New I-9 Form

The new I-9 was designed to reduce errors such as:

  • Validations on certain fields to ensure information is entered correctly;
  • Drop-down lists and calendars;
  • Embedded instructions for completing each field;
  • Buttons that will allow users to access the instructions electronically, print the form and clear the form to start over;
  • Additional spaces to enter multiple preparers and translators; and
  • Separate instructions from the form. Employers are still required to present the instructions to the employee completing the form.

Employers completing the Form I-9 will still need to print the form, obtain handwritten signatures, and file and monitor for any re-verifications and updates.


New EEO and Pay Reporting Requirements Pay Data will be Required

The Equal Employment Opportunity Commission (EEOC) has released an updated EEO-1 reporting form, which will require covered employers to provide employee pay data beginning in March 2018. The new requirement is intended to improve EEOC investigations into pay discrimination based on gender, race and ethnicity.

Private employers with 100 or more employees and federal contractors with 50 or more employees must complete an EEO-1 report each year. The new information must be provided in the 2017 form, and to give employers time to collect that data. The deadline for 2017 will be extended by six months to March 31, 2018.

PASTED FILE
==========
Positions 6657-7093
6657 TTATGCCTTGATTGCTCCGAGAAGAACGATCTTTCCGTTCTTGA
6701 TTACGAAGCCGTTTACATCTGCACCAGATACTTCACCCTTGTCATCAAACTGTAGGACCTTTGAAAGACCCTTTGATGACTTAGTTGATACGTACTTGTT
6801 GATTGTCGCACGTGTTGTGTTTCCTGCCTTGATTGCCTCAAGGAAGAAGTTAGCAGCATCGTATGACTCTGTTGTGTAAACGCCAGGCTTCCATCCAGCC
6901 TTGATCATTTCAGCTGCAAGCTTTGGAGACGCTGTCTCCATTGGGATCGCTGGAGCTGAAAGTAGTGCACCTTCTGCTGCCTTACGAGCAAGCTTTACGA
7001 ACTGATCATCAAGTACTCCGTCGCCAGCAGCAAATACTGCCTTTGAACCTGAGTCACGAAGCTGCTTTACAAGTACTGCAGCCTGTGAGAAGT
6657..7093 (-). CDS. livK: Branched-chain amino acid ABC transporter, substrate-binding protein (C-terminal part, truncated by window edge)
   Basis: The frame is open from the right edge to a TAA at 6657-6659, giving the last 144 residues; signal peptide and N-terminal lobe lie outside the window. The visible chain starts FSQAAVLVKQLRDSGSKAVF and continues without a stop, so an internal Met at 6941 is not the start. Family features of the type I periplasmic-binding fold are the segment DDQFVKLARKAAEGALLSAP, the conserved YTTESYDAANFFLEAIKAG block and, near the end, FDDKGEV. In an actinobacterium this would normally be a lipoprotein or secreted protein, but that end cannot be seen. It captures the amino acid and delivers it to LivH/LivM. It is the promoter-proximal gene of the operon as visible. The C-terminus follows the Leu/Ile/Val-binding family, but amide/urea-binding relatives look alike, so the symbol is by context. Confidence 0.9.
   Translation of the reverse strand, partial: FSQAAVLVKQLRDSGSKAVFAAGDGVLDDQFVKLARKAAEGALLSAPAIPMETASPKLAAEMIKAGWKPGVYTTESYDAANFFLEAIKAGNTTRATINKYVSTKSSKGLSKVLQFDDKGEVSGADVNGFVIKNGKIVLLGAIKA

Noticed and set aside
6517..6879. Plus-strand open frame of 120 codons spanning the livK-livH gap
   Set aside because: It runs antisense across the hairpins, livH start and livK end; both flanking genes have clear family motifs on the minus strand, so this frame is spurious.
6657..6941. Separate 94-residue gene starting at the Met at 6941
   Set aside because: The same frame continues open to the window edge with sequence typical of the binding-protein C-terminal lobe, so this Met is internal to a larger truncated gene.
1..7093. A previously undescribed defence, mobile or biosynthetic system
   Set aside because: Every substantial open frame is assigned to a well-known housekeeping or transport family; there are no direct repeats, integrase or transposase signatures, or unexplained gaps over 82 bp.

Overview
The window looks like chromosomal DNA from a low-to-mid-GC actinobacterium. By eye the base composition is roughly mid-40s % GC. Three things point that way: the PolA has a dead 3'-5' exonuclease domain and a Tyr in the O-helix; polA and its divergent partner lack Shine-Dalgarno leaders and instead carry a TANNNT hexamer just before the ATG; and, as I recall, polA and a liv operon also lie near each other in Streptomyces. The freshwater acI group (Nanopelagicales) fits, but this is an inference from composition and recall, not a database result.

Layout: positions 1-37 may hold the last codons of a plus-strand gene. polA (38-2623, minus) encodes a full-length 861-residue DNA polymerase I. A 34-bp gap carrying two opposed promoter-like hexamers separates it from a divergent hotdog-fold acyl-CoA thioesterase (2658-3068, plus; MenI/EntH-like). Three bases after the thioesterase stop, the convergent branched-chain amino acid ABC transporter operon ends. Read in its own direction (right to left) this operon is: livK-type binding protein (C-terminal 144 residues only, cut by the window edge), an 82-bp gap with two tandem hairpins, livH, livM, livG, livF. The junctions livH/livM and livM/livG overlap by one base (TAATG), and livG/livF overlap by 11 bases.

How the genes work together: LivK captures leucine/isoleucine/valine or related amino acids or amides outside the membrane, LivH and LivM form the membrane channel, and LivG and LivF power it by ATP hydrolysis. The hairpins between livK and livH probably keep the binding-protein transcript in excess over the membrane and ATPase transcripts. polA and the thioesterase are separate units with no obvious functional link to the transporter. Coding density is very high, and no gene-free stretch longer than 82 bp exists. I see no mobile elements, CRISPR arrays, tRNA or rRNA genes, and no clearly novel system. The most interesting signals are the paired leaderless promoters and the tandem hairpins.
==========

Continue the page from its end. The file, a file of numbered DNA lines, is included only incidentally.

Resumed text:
“Collecting pay data is a significant step forward in addressing discriminatory pay practices,” said EEOC Chair Jenny Yang. “This information will assist employers in evaluating their pay practices to prevent pay discrimination and strengthen enforcement of our federal anti-discrimination laws,” she said in a press statement.

What Employers Should Do Now to Prepare

  • Consider under supervision of legal counsel conducting a self-audit to determine if there appear to be any pay disparities.
  • Assess if any disparities are caused by legitimate business factors, such as tenure or education, and speak with counsel regarding same.
  • Address and remedy non-defensible pay disparities.

Employers should also take the following steps to gather the new data required:

  • Assess HRIS and payroll systems to ensure generation of the requisite reports.
  • Meet with outside vendors to ensure holistic understanding of the new requirements.
  • Identify or develop policies that explain how employees earn overtime, bonuses, commissions, and other components of W-2 box 1 wages.
  • Put systems in place to readily retrieve data regarding benefits choices employees make, because these choices can significantly affect W-2 income.
  • Identify job titles in each of the 10 EE0-1 job categories and analyze job descriptions to ensure they are accurate and will support pay decisions that reflect different job responsibilities.

HROIC is here to help organizations maintain compliance and plan ahead to navigate these new regulations. If you have any questions, please do not hesitate to reach out to

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